Message from Julia
Palm Sunday 5 April 2020
Holy Week is the most poignant time of the year. As spring bursts beautifully all around us, the terrors of this world are more evident than usual. As we re-enact once again the Passion of Jesus Christ this coming week, we are reminded of the sorrows of human existence.
It is painful being unable to bring alive the drama of Holy Week and Easter through the ancient liturgies of the Church.
We will not gather under the blossom in De Beauvoir Square for the blessing of the palms and make a straggly procession into church singing All glory, laud and honour, wondering if we will all be in the same key when we get there. We will not listen to the rich mix of voices from the congregation retelling the Gospel of the Passion as we stand together in solemn silence.
We will not gather around the altar in the sanctuary for mass with meditations on Monday, Tuesday and Wednesday in Holy Week.
On Maundy Thursday, on the holiest night of the year, there will be no quiet laughing as naked feet are offered for washing, in this most tender of acts as we commemorate the Last Supper on the night before the death of our Lord. We will not follow the profoundly moving procession of the sacrament to the altar of repose, lovingly decorated with spring flowers and candles, a reminder of the Garden of Gethsemane and the garden at the tomb.
We will not witness the heart-stopping stripping of the sanctuary as we dumbly listen to the words of Psalm 88. We will not be enveloped by the shadows of the church as we watch and pray with Jesus in the deepening darkness.
On Good Friday we will not congregate in funeral black to kiss the feet of Jesus on the cross as we softly sing traditional Passiontide hymns – There is a green hill far away, O sacred head sore wounded, Were you there when they crucified my Lord, When I survey the wondrous cross.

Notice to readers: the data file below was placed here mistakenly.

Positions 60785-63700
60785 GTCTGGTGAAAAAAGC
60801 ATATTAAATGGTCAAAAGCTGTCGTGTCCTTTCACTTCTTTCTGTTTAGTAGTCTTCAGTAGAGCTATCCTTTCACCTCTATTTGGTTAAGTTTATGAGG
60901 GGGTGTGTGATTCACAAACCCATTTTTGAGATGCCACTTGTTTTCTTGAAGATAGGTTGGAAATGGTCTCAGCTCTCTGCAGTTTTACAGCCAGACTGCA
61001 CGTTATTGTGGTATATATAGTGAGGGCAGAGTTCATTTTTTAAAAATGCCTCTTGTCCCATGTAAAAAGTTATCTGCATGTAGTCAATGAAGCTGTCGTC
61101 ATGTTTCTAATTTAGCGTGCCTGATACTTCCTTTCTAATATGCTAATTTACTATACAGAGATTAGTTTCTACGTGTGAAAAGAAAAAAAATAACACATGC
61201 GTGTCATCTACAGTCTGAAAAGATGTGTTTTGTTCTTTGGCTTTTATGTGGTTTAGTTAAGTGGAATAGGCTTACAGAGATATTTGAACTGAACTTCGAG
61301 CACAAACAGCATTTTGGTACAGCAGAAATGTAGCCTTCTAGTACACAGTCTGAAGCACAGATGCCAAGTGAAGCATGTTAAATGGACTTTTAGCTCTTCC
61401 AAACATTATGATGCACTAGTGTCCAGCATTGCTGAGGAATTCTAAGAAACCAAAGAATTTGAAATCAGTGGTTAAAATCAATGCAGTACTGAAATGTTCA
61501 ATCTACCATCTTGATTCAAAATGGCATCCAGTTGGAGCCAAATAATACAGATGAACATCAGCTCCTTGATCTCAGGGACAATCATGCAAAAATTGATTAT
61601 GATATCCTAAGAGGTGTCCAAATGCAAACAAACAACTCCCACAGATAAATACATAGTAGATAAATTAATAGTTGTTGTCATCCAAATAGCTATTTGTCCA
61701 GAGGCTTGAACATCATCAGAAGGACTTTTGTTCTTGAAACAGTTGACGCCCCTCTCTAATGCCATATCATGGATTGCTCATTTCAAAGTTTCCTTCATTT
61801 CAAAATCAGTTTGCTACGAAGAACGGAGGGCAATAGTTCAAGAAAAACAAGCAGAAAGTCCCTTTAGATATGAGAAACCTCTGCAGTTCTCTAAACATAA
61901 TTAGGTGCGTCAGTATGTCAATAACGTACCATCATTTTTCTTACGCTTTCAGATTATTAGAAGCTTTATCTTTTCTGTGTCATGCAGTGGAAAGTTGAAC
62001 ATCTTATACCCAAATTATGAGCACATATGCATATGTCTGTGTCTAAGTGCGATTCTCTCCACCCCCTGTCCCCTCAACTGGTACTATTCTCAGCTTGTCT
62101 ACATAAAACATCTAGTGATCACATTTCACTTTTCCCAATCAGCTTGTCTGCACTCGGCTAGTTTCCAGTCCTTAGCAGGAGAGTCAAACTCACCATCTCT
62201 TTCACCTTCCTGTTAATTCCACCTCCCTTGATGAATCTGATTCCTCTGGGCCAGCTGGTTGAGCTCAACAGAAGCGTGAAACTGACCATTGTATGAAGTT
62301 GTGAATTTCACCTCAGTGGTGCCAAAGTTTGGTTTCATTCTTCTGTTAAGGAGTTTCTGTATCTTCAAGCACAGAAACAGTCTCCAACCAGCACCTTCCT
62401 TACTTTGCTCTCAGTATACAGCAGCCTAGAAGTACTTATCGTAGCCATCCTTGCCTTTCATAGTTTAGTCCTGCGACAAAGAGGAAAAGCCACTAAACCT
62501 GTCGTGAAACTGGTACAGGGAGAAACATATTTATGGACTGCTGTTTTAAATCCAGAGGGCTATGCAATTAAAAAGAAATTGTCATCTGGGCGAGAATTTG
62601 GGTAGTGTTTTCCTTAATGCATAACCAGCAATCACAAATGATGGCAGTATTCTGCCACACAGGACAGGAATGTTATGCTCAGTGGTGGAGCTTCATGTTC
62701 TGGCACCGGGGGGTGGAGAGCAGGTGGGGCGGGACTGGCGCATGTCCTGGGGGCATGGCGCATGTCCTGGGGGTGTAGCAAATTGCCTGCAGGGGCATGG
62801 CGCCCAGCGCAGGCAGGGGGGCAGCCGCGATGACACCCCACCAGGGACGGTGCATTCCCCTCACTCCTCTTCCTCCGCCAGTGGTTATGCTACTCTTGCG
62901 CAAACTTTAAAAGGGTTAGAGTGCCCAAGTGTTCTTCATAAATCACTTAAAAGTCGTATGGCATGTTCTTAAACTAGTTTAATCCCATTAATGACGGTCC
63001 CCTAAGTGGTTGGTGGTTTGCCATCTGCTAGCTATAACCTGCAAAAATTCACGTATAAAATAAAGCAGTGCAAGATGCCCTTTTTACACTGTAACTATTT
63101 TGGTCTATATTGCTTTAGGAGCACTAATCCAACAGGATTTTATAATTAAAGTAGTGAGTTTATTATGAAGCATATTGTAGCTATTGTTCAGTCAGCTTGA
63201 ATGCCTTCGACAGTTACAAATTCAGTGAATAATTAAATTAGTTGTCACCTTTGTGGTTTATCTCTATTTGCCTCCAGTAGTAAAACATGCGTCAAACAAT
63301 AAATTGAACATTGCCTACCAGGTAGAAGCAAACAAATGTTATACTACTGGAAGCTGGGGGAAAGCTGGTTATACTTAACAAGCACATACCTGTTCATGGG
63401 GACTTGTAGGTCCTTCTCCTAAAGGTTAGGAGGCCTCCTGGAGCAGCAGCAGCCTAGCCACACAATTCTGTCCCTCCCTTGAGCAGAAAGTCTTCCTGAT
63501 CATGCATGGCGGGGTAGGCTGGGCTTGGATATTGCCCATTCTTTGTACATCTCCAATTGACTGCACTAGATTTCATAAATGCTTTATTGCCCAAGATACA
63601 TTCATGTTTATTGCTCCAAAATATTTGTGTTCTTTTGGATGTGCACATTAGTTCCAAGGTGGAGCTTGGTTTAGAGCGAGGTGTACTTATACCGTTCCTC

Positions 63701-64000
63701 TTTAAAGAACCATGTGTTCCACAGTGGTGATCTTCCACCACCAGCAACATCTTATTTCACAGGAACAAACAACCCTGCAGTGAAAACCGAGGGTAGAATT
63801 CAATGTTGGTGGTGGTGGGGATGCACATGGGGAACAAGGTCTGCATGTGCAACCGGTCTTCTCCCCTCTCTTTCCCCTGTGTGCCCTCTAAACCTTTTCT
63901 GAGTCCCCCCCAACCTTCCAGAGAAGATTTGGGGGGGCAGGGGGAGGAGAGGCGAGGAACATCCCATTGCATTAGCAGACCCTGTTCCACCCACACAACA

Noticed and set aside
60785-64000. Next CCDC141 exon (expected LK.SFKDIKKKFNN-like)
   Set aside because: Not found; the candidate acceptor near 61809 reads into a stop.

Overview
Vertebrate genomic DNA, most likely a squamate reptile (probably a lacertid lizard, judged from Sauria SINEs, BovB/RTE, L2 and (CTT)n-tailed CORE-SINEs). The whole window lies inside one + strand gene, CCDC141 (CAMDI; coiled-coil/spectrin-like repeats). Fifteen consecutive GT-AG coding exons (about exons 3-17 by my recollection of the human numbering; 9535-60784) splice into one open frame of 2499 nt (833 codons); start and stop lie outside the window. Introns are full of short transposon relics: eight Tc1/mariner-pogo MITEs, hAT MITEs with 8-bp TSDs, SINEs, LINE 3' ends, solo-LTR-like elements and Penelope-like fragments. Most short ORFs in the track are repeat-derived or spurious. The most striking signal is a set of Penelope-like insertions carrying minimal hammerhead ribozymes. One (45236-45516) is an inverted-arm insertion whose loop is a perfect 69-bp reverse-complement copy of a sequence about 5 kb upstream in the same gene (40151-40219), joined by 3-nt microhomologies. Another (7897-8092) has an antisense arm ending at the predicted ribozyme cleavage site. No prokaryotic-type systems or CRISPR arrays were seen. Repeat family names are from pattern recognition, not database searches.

We will not busy ourselves on Holy Saturday decorating the church with spring flowers and branches to recreate the Easter morning garden.
This year Holy Week and Easter will be re-enacted in our homes and in our hearts.
Each of us has a ‘memory theatre’ in which we can place all these acts. In this digital age, our memories may be less prone to glitches, timing out, slow bandwidths – and sharper than screen time.
Think of the church as a set with props and the ministers and congregation as the cast. Try to visualise the space, the objects, the faces, the sunlight, the music, the smell of incense, the hardness of the pews…and remember being touched by God in this place.
This year we will need to create a sanctuary space at home and to make our own props – a palm cross from twigs/cardboard and wool/string/ribbon, hand-picked or cut-out flowers to make an altar of repose…just see what the Lord will provide. And please send photos to share.
This week we provide ~
- Readings, Hymns and Intercessions for Holy Week
- A Home Liturgy for Holy Week for use with children
- Words & Music for Holy Week curated by Peter Day
- Praying the Stations of the Cross
- St Peter’s Memory Theatre
St Peter’s is blessed with faithfulness and creativity. I trust that each of us will be given what we need to make our Holy Week worship acceptable to God. Let us together make it a week to remembered.
With every blessing for this Holy Week
Antonella da Messina Christ crowned with thorns 1470 Oil on wood 42.5 x 30.5 cm
Metropolitan Museum, New York